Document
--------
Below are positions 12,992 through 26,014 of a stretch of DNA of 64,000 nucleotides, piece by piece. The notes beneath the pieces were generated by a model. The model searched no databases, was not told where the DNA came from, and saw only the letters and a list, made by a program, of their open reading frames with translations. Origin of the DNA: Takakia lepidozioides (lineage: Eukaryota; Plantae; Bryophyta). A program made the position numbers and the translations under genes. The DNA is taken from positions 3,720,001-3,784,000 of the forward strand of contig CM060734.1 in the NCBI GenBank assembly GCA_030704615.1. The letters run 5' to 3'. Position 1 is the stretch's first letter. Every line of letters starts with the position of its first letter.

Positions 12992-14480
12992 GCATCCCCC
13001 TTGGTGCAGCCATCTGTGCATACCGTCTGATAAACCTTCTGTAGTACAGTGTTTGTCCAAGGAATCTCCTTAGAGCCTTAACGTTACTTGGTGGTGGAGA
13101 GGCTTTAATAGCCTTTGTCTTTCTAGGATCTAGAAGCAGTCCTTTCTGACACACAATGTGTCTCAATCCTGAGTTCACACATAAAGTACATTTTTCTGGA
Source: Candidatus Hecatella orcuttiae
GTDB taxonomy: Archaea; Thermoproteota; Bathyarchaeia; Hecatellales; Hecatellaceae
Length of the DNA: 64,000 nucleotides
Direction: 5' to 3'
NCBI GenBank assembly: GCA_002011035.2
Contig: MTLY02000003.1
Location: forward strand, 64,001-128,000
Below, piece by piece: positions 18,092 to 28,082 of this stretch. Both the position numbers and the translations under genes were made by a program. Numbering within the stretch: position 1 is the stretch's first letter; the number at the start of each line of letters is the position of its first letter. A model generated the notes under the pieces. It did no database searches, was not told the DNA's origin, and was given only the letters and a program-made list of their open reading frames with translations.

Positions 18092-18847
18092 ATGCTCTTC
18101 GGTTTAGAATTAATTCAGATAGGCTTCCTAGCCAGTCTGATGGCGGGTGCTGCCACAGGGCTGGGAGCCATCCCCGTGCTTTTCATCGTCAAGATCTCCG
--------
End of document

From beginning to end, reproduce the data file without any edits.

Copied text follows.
Below are positions 12,992 through 26,014 of a stretch of DNA of 64,000 nucleotides, piece by piece. The notes beneath the pieces were generated by a model. The model searched no databases, was not told where the DNA came from, and saw only the letters and a list, made by a program, of their open reading frames with translations. Origin of the DNA: Takakia lepidozioides (lineage: Eukaryota; Plantae; Bryophyta). A program made the position numbers and the translations under genes. The DNA is taken from positions 3,720,001-3,784,000 of the forward strand of contig CM060734.1 in the NCBI GenBank assembly GCA_030704615.1. The letters run 5' to 3'. Position 1 is the stretch's first letter. Every line of letters starts with the position of its first letter.

Positions 12992-14480
12992 GCATCCCCC
13001 TTGGTGCAGCCATCTGTGCATACCGTCTGATAAACCTTCTGTAGTACAGTGTTTGTCCAAGGAATCTCCTTAGAGCCTTAACGTTACTTGGTGGTGGAGA
13101 GGCTTTAATAGCCTTTGTCTTTCTAGGATCTAGAAGCAGTCCTTTCTGACACACAATGTGTCTCAATCCTGAGTTCACACATAAAGTACATTTTTCTGGA
Source: Candidatus Hecatella orcuttiae
GTDB taxonomy: Archaea; Thermoproteota; Bathyarchaeia; Hecatellales; Hecatellaceae
Length of the DNA: 64,000 nucleotides
Direction: 5' to 3'
NCBI GenBank assembly: GCA_002011035.2
Contig: MTLY02000003.1
Location: forward strand, 64,001-128,000
Below, piece by piece: positions 18,092 to 28,082 of this stretch. Both the position numbers and the translations under genes were made by a program. Numbering within the stretch: position 1 is the stretch's first letter; the number at the start of each line of letters is the position of its first letter. A model generated the notes under the pieces. It did no database searches, was not told the DNA's origin, and was given only the letters and a program-made list of their open reading frames with translations.

Positions 18092-18847
18092 ATGCTCTTC
18101 GGTTTAGAATTAATTCAGATAGGCTTCCTAGCCAGTCTGATGGCGGGTGCTGCCACAGGGCTGGGAGCCATCCCCGTGCTTTTCATCGTCAAGATCTCCG